Certification

Certification vs. Certificate

People often ask, "What is the difference between certification and a certificate?" To assist you in communicating with your colleagues and clients and to help avoid confusion in the marketplace, we have provided you the comparison below.

By setting and enforcing standards for certification, the American Board for Specialty Nursing Certification (ABSNC) seeks to protect the public and consumers through their mission to provide assurance to the public that the nurse holding the credential from an accredited certification program possesses the knowledge, skills and competency for quality practice in the specialty. In compliance with ABSNC standards and requirements, the American Legal Nurse Consultant Certification Board (ALNCCB) certifies legal nurse consultant professionals through the Legal Nurse Consultant Certified (LNCC) program. Unlike many certificate programs being offered by colleges and private educational providers, the LNCC program is practice-based. It is not intended to teach individuals how to become legal nurse consultants. Rather, it is designed to measure an individual's "knowledge-in-use" - the application of knowledge and skills by those with real-life experience in this role.

Certification

  • Results from an assessment process that recognizes an individual's knowledge, skills and competency in a particular specialty
  • Typically requires professional experience
  • Awarded by a third-party, standard-setting organization, typically not for profit
  • Indicates mastery/competency as measured against a defensible set of standards, usually by application or exam
  • Standards set through a defensible, industry-wide process (job analysis/role delineation) that results in an outline of required knowledge and skills
  • Typically results in credentials to be listed after one's name (LNCC, ONC, CCRN)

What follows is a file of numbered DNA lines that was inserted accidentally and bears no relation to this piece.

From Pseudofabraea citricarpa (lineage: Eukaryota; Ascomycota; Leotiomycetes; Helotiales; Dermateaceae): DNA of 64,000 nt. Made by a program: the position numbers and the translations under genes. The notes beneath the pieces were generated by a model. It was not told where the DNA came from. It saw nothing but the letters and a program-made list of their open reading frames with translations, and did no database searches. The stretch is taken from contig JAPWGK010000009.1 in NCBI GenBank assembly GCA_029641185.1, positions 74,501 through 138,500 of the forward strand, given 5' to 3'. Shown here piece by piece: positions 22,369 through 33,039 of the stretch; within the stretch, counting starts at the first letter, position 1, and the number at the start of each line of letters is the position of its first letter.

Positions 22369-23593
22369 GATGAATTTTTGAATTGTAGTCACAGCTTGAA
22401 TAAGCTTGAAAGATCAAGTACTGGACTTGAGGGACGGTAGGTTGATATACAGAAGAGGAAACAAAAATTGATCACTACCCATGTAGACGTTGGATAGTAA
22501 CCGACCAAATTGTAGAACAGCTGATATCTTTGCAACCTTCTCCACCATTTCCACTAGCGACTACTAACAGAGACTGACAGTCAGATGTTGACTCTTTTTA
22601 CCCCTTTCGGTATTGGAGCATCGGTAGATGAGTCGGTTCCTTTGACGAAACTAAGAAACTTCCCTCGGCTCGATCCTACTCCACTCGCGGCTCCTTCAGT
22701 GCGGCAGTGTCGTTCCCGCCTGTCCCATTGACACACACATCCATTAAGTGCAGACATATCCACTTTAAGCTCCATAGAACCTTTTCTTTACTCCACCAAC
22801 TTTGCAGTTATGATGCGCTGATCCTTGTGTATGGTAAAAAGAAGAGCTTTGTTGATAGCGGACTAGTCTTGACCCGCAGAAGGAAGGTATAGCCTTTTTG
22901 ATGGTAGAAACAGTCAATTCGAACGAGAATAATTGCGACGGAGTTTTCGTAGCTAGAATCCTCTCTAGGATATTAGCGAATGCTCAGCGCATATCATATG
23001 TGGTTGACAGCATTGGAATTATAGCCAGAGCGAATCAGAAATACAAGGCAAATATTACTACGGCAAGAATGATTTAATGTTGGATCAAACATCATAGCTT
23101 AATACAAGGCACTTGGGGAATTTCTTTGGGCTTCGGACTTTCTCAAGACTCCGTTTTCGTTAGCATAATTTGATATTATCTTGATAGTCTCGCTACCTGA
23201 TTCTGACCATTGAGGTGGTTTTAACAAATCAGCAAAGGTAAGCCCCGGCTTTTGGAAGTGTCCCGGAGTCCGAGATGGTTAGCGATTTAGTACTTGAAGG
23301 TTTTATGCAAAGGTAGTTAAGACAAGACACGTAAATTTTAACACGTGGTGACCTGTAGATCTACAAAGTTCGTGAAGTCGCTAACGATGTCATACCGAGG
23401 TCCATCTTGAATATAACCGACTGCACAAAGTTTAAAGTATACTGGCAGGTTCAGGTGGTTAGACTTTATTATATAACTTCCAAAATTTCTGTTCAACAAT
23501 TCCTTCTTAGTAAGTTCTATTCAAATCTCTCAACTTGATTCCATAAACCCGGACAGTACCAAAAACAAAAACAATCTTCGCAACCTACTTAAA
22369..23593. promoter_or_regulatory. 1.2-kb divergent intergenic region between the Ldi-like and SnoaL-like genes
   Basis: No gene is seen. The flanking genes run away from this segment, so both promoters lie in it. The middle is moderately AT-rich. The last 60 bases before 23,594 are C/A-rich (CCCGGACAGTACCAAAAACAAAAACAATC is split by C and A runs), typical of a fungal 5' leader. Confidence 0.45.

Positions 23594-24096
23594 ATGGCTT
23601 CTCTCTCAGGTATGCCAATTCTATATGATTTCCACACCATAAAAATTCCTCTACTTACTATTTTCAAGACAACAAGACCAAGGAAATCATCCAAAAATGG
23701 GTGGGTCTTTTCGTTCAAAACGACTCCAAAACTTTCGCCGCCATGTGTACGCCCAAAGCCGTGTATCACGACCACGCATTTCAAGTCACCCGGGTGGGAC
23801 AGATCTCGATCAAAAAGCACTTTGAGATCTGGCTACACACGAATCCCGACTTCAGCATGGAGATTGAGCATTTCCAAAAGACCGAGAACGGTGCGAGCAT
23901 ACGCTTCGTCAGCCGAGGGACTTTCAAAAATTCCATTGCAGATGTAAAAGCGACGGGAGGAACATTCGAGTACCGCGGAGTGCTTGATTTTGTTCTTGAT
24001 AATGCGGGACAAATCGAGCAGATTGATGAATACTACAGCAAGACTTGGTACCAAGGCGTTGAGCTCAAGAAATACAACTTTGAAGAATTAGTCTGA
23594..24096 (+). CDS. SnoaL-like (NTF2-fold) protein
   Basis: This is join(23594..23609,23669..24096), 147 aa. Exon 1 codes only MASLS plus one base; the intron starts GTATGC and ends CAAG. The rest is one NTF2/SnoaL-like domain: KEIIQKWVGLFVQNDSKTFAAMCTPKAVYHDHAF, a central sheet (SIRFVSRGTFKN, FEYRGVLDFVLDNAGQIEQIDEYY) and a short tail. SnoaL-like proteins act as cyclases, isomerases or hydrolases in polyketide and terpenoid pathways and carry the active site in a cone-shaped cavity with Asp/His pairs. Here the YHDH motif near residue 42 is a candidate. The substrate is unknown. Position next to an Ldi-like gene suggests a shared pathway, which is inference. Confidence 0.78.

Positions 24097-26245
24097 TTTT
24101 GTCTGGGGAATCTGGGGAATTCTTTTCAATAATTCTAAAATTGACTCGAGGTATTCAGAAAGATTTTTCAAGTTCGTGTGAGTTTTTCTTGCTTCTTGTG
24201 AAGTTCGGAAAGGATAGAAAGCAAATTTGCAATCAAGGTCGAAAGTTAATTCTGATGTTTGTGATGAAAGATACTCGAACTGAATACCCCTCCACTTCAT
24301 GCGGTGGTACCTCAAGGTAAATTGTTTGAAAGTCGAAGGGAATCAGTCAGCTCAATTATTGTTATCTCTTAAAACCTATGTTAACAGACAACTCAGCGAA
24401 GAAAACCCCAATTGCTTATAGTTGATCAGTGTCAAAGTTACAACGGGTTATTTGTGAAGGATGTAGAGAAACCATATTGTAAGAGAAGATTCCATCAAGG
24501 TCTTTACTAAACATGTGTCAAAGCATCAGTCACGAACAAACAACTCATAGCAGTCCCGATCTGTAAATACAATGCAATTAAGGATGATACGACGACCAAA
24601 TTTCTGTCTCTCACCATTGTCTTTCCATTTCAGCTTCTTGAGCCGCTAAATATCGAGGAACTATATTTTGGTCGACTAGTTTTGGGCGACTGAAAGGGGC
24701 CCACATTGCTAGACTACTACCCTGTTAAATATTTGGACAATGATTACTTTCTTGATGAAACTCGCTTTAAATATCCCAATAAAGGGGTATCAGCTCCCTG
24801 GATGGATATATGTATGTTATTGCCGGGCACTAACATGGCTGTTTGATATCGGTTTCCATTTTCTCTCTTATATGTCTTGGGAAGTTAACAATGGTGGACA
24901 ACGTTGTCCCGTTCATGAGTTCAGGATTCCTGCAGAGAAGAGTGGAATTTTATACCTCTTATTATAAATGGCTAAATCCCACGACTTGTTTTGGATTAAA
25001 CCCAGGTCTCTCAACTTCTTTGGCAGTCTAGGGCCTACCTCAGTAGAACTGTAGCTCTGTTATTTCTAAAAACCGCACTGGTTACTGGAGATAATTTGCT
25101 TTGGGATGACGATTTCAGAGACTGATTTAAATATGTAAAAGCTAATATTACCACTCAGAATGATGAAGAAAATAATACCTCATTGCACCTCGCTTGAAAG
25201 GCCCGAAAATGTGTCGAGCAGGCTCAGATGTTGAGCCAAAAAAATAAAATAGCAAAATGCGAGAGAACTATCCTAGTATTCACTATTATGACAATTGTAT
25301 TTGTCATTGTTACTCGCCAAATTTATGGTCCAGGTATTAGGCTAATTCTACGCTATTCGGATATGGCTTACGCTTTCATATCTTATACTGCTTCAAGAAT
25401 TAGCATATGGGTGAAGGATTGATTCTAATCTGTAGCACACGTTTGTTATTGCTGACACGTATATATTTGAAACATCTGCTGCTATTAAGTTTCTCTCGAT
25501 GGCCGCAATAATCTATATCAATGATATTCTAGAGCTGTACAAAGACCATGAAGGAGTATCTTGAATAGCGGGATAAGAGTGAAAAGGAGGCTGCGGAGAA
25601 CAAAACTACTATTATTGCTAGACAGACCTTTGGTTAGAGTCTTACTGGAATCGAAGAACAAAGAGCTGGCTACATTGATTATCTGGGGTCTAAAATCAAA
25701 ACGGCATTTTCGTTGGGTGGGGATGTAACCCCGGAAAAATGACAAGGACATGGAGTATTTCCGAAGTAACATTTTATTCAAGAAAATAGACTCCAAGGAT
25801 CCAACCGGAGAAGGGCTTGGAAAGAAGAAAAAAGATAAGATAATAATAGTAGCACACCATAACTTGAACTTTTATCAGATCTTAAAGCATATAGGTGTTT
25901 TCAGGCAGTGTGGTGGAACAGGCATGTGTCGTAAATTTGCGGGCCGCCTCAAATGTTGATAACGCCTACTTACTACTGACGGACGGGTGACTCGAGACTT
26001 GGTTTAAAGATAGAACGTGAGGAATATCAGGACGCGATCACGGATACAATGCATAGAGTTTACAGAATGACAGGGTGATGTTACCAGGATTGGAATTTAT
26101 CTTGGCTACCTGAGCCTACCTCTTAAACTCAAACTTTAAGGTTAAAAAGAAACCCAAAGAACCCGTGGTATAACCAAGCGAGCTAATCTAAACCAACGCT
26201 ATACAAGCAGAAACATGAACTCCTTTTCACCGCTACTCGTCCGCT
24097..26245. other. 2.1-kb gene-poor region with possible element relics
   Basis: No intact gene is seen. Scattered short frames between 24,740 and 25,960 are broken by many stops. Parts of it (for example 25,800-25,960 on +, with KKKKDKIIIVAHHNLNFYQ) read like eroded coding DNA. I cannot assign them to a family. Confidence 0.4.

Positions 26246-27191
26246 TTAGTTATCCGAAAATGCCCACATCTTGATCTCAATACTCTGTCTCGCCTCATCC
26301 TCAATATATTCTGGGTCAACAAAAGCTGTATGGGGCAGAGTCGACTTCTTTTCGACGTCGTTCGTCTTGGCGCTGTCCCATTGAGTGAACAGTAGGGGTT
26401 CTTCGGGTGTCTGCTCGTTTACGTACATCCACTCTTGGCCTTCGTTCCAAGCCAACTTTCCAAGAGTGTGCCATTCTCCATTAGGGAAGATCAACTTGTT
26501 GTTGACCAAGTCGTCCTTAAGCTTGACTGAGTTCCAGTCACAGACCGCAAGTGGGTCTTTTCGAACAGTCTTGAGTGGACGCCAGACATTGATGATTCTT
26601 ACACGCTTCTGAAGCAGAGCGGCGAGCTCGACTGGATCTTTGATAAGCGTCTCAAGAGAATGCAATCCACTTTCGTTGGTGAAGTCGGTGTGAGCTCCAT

• Has on-going requirements in order to maintain; holder must demonstrate he/she continues to meet requirements

Certificate

  • Results from an educational process
  • For newcomers and experienced professionals
  • Awarded by educational programs or institutions often for-profit
  • Indicates completion of a course or series of courses with a specific focus (different than a degree granting program)
  • Course content determined by the specific provider or institution, not standardized
  • Usually listed on a resume detailing education
  • Demonstrates knowledge of course content at the end of a set period in time

Certification generally refers to an earned credential that demonstrates the holder's specialized knowledge, skills, and experience.

Certification differs from a certificate program, which is usually an educational offering that confers a document at the program's conclusion.

Accreditation of a certification involves a voluntary, self-regulatory process. Accreditation is granted when stated quality criteria are met.

LNCC is the only legal nurse consulting credential recognized by AALNC and accredited by ABSNC.

Some content adapted from Certified Fund Raising Executives International - www.cfre.org